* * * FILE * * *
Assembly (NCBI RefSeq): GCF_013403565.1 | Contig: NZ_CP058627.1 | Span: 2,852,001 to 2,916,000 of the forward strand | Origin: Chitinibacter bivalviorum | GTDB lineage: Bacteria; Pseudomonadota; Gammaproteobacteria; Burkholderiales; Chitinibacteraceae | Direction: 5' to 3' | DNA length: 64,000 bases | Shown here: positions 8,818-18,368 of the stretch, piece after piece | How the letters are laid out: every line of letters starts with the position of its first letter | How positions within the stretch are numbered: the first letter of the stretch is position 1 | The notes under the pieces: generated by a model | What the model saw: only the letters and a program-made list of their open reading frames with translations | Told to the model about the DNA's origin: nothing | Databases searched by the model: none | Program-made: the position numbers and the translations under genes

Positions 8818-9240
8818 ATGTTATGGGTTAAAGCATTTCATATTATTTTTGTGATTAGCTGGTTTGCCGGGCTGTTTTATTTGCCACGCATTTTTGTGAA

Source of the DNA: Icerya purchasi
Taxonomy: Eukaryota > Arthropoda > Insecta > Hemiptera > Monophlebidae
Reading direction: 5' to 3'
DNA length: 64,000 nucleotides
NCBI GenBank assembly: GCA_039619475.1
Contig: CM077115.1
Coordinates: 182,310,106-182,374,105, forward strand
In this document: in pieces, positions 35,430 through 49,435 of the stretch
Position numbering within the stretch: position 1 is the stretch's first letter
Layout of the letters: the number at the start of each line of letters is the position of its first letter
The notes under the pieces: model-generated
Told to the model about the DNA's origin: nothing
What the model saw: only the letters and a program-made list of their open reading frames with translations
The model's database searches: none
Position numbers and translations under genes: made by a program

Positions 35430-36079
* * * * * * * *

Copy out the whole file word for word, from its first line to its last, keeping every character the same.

Assembly (NCBI RefSeq): GCF_013403565.1 | Contig: NZ_CP058627.1 | Span: 2,852,001 to 2,916,000 of the forward strand | Origin: Chitinibacter bivalviorum | GTDB lineage: Bacteria; Pseudomonadota; Gammaproteobacteria; Burkholderiales; Chitinibacteraceae | Direction: 5' to 3' | DNA length: 64,000 bases | Shown here: positions 8,818-18,368 of the stretch, piece after piece | How the letters are laid out: every line of letters starts with the position of its first letter | How positions within the stretch are numbered: the first letter of the stretch is position 1 | The notes under the pieces: generated by a model | What the model saw: only the letters and a program-made list of their open reading frames with translations | Told to the model about the DNA's origin: nothing | Databases searched by the model: none | Program-made: the position numbers and the translations under genes

Positions 8818-9240
8818 ATGTTATGGGTTAAAGCATTTCATATTATTTTTGTGATTAGCTGGTTTGCCGGGCTGTTTTATTTGCCACGCATTTTTGTGAA

Source of the DNA: Icerya purchasi
Taxonomy: Eukaryota > Arthropoda > Insecta > Hemiptera > Monophlebidae
Reading direction: 5' to 3'
DNA length: 64,000 nucleotides
NCBI GenBank assembly: GCA_039619475.1
Contig: CM077115.1
Coordinates: 182,310,106-182,374,105, forward strand
In this document: in pieces, positions 35,430 through 49,435 of the stretch
Position numbering within the stretch: position 1 is the stretch's first letter
Layout of the letters: the number at the start of each line of letters is the position of its first letter
The notes under the pieces: model-generated
Told to the model about the DNA's origin: nothing
What the model saw: only the letters and a program-made list of their open reading frames with translations
The model's database searches: none
Position numbers and translations under genes: made by a program

Positions 35430-36079